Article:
However, unlike the 12 month Gregorian calendar, the Islamic year is not counted by the number of revolutions of planet Earth around the sun, but by the revolutions of the moon and the moon around planet Earth. Confused yet?
The Islamic 12 month calendar is based on lunar months. A lunar month is the time that it takes the moon to pass through each of its phases – new, half, full. The moon rotates once around its axis in approximately the same time that it takes for the moon to orbit once around planet Earth. (NASA says that it takes the moon around 27.3 days to complete a revolution but 29.5 days to move through the synodic phases). Every person on Earth sees the same phases of the moon although depending on where you are, the moon could appear ‘upside down’ compared to the other side of earth.
Earth takes approximately 365 and 1/4 days (one year) to make a complete revolution around the sun. A lunar month (or lunation) takes approximately 29.5 days (or between 29 and 30 days) to complete one revolution, so that a lunar year comprises approximately 354 days.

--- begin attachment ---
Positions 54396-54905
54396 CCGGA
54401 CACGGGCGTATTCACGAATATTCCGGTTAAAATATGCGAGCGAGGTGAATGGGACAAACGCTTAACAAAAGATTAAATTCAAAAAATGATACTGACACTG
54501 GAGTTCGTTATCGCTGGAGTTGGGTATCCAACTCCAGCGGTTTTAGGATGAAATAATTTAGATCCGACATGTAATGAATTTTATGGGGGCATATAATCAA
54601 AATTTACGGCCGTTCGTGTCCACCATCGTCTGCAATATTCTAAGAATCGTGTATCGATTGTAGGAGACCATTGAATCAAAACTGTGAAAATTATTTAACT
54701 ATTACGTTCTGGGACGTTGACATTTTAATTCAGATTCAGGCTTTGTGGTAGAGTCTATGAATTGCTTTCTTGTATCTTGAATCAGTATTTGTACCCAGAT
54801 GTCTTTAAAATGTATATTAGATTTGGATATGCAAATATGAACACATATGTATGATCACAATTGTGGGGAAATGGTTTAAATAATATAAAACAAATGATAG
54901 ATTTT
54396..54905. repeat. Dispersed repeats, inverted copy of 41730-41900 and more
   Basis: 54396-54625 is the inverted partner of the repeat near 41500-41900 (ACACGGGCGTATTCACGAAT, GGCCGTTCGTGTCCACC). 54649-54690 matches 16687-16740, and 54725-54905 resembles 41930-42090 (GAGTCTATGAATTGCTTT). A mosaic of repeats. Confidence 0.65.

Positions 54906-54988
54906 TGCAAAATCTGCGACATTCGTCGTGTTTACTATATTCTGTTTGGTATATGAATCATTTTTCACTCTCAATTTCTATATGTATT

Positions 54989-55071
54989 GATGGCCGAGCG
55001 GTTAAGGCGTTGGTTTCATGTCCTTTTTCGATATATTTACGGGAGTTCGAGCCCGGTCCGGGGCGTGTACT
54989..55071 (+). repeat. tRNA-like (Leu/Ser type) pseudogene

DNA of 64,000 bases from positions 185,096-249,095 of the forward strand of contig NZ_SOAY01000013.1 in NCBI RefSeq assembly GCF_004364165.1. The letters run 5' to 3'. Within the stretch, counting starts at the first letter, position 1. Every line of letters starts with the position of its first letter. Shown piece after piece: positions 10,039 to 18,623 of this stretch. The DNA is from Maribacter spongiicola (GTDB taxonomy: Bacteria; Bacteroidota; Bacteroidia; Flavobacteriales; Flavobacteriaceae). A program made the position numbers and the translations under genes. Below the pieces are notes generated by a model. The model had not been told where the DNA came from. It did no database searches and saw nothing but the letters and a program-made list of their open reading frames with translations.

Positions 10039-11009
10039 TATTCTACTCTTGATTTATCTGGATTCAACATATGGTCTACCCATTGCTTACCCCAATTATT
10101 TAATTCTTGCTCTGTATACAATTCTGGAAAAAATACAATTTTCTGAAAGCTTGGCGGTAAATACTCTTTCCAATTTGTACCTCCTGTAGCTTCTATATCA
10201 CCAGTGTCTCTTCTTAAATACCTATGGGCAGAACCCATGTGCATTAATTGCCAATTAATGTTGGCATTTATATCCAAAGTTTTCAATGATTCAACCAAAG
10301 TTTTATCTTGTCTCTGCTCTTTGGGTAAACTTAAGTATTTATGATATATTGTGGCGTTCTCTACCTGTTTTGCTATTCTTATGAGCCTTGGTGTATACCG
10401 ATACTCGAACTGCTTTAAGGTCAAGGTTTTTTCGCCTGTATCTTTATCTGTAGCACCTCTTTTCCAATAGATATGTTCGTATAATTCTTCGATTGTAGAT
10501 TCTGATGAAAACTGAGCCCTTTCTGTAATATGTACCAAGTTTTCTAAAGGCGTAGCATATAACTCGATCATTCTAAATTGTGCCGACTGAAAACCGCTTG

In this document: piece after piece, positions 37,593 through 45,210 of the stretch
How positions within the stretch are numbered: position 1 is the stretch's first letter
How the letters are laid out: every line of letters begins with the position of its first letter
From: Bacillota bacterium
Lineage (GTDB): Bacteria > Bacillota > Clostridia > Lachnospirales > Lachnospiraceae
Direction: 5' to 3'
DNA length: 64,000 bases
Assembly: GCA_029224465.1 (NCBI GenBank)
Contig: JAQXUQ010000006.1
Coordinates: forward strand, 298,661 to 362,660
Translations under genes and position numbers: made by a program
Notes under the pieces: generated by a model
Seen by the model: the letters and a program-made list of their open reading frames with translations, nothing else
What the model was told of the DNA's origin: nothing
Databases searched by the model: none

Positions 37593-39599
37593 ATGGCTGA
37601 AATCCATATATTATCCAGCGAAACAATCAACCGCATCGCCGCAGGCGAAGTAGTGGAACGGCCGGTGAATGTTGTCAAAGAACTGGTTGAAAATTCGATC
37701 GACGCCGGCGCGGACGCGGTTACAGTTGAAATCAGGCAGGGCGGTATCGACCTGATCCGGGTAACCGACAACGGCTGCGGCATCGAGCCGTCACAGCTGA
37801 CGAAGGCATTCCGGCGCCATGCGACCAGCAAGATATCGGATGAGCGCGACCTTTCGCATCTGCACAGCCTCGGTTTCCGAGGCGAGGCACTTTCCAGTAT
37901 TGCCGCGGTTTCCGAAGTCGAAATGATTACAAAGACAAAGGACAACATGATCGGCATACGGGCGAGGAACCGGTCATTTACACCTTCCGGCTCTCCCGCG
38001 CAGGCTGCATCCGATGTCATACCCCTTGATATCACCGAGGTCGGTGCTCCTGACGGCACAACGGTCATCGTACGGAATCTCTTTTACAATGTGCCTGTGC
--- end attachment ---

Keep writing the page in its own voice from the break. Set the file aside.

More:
The solar calendar is an annual cycle around the sun (I have yet to look at why the months are of varying lengths) while the lunar calendar is the monthly cycle of the moon’s phases (synodic months).
So, the time difference (or epact, a term describing this specific time difference) is usually 11 days. Each year, the Islamic months start 11 days earlier than the year before (when we compare it to the solar calendar). Over an elapse of 33 years, there will be a lag of one year between solar and lunar calendars as a result of consecutive epacts.